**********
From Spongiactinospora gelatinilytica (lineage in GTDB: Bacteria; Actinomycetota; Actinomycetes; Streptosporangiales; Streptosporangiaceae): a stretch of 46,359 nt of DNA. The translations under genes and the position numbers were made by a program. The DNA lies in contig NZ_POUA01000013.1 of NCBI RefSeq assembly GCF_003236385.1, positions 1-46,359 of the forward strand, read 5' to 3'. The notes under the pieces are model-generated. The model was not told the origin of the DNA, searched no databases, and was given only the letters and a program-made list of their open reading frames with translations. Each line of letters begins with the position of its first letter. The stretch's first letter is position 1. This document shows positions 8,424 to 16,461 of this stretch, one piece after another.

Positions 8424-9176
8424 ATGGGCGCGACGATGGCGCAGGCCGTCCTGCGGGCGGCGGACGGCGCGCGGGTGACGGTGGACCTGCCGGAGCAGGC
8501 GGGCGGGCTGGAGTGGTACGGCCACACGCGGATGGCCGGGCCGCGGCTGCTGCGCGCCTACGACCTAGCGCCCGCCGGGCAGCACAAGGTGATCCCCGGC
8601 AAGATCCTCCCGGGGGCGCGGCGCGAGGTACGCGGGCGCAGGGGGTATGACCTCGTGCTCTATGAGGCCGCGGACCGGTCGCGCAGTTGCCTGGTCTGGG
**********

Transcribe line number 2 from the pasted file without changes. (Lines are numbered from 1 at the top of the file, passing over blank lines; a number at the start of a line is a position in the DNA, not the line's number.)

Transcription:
Positions 8424-9176